Let . A subset is called dense in if any real number can be arbitrarily well-approximated by elements of . For example, the rational numbers are dense in , since every real number has rational numbers that are arbitrarily close to it.
Formally, is dense in if, for any and , there is some such that .
An equivalent definition is that is dense in if, for any , there is a sequence such that
that is the big rectangle. There is subset that can be said to be dense in . This is because for any point , in this case a random point in the larger set , one could draw a circle around using a random as the radius and some element of that circle will be in .The image to the right shows this visually. There is a set
The canonical example of a dense subset of is the set of rational numbers :
The rational numbers are dense in .
Take . We may write where and . Consider the decimal expansion Setting we see that each is rational and
In fact, for any irrational number , the set is dense in . This is harder to prove than the above example, and requires clever use of the pigeonhole principle.
For any irrational , the set is dense in .
Assume . The proof when is entirely analogous.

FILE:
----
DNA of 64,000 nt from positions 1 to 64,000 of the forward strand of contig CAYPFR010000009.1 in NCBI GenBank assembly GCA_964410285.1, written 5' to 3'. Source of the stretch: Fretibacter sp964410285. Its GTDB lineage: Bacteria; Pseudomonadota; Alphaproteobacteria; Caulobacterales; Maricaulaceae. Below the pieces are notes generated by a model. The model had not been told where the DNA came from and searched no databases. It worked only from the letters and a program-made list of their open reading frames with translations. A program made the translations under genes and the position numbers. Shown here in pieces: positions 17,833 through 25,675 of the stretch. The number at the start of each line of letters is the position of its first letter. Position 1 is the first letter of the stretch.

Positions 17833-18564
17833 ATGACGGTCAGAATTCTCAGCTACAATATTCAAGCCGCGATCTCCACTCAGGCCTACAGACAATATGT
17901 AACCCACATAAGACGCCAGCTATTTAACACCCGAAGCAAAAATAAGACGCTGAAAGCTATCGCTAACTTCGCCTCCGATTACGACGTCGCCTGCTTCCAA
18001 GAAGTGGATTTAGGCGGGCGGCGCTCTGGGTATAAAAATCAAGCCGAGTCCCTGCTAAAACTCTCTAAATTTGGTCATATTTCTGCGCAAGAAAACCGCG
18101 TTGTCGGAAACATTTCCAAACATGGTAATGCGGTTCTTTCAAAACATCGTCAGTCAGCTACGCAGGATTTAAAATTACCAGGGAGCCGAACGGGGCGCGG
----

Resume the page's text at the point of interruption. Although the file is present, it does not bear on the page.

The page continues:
Let denote the fractional part of . First, we claim that the set is dense in .
Choose and pick an integer such that . Divide the unit interval into subintervals, each of length . By the pigeonhole principle, some two of the numbers must be in the same subinterval, so there exist integers such that .
But , so . For any , there is some such that . We may then pick an integer such that so that . Thus, is dense in .
Now, for any , write where and . Since is dense in , there is such that . It follows that Since , we conclude is dense in .
One may define dense sets of general metric spaces similarly to how dense subsets of were defined.
Suppose is a metric space. A subset is called dense in if for every and , there is some such that .
For example, let denote the set of continuous functions . One may give the structure of a metric space by defining By the extreme value theorem, this maximum exists for any two , so the distance function is well-defined. One can easily check that satisfies the axioms of a metric space.
Let be the subset consisting of polynomial functions. The Stone-Weierstrass theorem states that is dense in . Intuitively, this means any continuous function on a closed interval is well-approximated by polynomial functions!